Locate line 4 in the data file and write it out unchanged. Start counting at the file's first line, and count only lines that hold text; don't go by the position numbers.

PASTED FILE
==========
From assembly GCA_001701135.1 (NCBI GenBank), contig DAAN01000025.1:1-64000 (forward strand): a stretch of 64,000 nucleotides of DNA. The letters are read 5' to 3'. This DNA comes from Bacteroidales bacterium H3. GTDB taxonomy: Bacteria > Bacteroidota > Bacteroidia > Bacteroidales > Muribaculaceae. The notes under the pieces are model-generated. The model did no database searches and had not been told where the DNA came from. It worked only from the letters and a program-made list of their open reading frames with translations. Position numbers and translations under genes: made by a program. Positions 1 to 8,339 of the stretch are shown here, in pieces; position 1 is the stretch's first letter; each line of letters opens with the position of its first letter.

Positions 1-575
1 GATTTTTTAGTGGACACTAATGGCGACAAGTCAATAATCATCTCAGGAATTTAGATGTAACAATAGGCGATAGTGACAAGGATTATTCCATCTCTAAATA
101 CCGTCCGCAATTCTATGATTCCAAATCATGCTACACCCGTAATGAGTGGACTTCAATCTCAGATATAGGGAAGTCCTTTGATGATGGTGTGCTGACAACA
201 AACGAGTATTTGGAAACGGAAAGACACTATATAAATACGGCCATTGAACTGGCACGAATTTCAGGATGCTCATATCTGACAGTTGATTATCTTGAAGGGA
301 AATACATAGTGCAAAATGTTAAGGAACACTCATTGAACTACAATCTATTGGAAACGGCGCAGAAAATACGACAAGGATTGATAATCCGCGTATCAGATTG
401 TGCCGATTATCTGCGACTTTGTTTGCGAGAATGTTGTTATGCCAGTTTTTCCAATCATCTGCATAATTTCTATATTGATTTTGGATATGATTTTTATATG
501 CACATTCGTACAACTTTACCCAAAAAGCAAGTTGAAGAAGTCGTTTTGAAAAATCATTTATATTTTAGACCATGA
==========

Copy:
101 CCGTCCGCAATTCTATGATTCCAAATCATGCTACACCCGTAATGAGTGGACTTCAATCTCAGATATAGGGAAGTCCTTTGATGATGGTGTGCTGACAACA